Non-LTE Monte Carlo Radiative Transfer: II. Non-Isothermal Solutions for Viscous Keplerian Disks

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    We discuss the basic hydrodynamics that determines the density structure of the disks around hot stars. Observational evidence supports the idea that these disks are Keplerian (rotationally supported) gaseous disks. A popular scenario in the literature, which naturally leads to the formation of Keplerian disks, is the viscous decretion model. According to this scenario, the disks are hydrostatically supported in the vertical direction, while the radial structure is governed by the viscous transport. This suggests that the temperature is one primary factor that governs the disk density structure. In a previous study we demonstrated, using 3-D NLTE Monte Carlo simulations, that viscous keplerian disks can be highly non-isothermal. In this paper we build upon our previous work and solve the full problem of the steady-state non-isothermal viscous diffusion and vertical hydrostatic equilibrium. We find that the self-consistent solution departs significantly from the analytic isothermal density, with potentially large effects on the emergent spectrum. This implies that non-isothermal disk models must be used for a detailed modeling of Be star disks.Comment: 22 pages, 9 figures, Ap

    Differential interferometric phases at high spectral resolution as a sensitive physical diagnostic of circumstellar disks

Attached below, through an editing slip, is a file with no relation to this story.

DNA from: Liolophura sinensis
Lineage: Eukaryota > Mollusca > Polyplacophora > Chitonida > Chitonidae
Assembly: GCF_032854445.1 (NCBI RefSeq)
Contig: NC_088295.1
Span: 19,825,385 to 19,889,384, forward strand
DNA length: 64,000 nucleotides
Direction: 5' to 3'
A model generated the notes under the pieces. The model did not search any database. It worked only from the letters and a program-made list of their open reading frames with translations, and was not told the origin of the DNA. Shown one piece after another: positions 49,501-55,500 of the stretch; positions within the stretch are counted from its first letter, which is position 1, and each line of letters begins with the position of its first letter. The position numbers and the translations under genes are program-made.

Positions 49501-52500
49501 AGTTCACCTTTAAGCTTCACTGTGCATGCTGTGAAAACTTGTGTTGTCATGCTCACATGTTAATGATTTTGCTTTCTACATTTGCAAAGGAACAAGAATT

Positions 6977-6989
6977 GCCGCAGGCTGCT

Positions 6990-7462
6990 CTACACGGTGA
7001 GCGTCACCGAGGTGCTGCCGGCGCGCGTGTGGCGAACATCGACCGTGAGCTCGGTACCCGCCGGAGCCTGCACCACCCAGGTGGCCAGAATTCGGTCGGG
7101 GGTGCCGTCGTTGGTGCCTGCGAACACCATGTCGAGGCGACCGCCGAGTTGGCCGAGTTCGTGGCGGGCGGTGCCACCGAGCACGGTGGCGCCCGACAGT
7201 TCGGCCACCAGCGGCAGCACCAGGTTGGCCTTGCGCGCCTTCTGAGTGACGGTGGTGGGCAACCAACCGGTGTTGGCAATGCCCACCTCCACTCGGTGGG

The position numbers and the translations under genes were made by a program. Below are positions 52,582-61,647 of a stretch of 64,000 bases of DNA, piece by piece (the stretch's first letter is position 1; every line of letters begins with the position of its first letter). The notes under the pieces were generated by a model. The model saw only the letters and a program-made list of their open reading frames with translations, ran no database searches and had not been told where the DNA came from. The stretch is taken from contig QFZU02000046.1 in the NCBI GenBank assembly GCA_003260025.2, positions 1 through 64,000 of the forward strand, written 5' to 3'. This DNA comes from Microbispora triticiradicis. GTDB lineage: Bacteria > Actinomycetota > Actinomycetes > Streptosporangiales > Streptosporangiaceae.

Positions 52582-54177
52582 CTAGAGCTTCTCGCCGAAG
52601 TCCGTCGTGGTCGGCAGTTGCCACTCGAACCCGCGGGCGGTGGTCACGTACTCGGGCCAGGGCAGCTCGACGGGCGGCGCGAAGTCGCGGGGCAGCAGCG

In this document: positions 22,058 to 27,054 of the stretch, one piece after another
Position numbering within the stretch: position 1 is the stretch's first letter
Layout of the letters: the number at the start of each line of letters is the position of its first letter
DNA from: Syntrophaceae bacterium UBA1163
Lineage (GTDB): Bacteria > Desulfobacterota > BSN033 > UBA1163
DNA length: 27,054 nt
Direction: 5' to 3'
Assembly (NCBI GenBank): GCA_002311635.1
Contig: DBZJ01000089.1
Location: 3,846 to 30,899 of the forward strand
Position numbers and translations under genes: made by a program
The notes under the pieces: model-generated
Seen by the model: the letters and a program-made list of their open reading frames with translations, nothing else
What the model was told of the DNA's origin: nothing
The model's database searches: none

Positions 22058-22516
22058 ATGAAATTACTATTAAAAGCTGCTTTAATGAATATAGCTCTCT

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    Context. The circumstellar disks ejected by many rapidly rotating B stars (so-called Be stars) offer the rare opportunity of studying the structure and dynamics of gaseous disks at high spectral as well as angular resolution. Aims. This paper explores a newly identified effect in spectro-interferometric phase that can be used for probing the inner regions of gaseous edge-on disks on a scale of a few stellar radii. Methods. The origin of this effect (dubbed central quasi-emission phase signature, CQE-PS) lies in the velocity-dependent line absorption of photospheric radiation by the circumstellar disk. At high spectral and marginal interferometric resolution, photocenter displacements between star and isovelocity regions in the Keplerian disk reveal themselves through small interferometric phase shifts. To investigate the diagnostic potential of this effect, a series of models are presented, based on detailed radiative transfer calculations in a viscous decretion disk. Results. Amplitude and detailed shape of the CQE-PS depend sensitively on disk density and size and on the radial distribution of the material with characteristic shapes in differential phase diagrams. In addition, useful lower limits to the angular size of the central stars can be derived even when the system is almost unresolved. Conclusions. The full power of this diagnostic tool can be expected if it can be applied to observations over a full life-cycle of a disk from first ejection through final dispersal, over a full cycle of disk oscillations, or over a full orbital period in a binary system